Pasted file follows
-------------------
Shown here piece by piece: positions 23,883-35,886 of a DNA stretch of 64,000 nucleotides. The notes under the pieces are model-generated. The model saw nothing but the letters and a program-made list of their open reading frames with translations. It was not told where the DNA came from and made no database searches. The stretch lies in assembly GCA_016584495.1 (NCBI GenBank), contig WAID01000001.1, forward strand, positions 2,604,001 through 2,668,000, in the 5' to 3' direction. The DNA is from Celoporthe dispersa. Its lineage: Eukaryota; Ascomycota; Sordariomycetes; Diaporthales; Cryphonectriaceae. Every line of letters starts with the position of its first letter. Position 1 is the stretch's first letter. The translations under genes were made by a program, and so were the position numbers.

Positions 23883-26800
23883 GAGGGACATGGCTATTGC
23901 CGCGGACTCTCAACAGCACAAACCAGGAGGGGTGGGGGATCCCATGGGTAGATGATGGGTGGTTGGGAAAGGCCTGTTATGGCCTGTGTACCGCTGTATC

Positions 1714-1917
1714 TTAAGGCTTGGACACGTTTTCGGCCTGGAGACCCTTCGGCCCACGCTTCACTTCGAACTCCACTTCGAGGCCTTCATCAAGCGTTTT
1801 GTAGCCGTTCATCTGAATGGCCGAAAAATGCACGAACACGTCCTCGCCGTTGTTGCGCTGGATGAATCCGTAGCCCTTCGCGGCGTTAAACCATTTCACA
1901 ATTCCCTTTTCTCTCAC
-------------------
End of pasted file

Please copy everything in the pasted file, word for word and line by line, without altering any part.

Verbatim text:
Shown here piece by piece: positions 23,883-35,886 of a DNA stretch of 64,000 nucleotides. The notes under the pieces are model-generated. The model saw nothing but the letters and a program-made list of their open reading frames with translations. It was not told where the DNA came from and made no database searches. The stretch lies in assembly GCA_016584495.1 (NCBI GenBank), contig WAID01000001.1, forward strand, positions 2,604,001 through 2,668,000, in the 5' to 3' direction. The DNA is from Celoporthe dispersa. Its lineage: Eukaryota; Ascomycota; Sordariomycetes; Diaporthales; Cryphonectriaceae. Every line of letters starts with the position of its first letter. Position 1 is the stretch's first letter. The translations under genes were made by a program, and so were the position numbers.

Positions 23883-26800
23883 GAGGGACATGGCTATTGC
23901 CGCGGACTCTCAACAGCACAAACCAGGAGGGGTGGGGGATCCCATGGGTAGATGATGGGTGGTTGGGAAAGGCCTGTTATGGCCTGTGTACCGCTGTATC

Positions 1714-1917
1714 TTAAGGCTTGGACACGTTTTCGGCCTGGAGACCCTTCGGCCCACGCTTCACTTCGAACTCCACTTCGAGGCCTTCATCAAGCGTTTT
1801 GTAGCCGTTCATCTGAATGGCCGAAAAATGCACGAACACGTCCTCGCCGTTGTTGCGCTGGATGAATCCGTAGCCCTTCGCGGCGTTAAACCATTTCACA
1901 ATTCCCTTTTCTCTCAC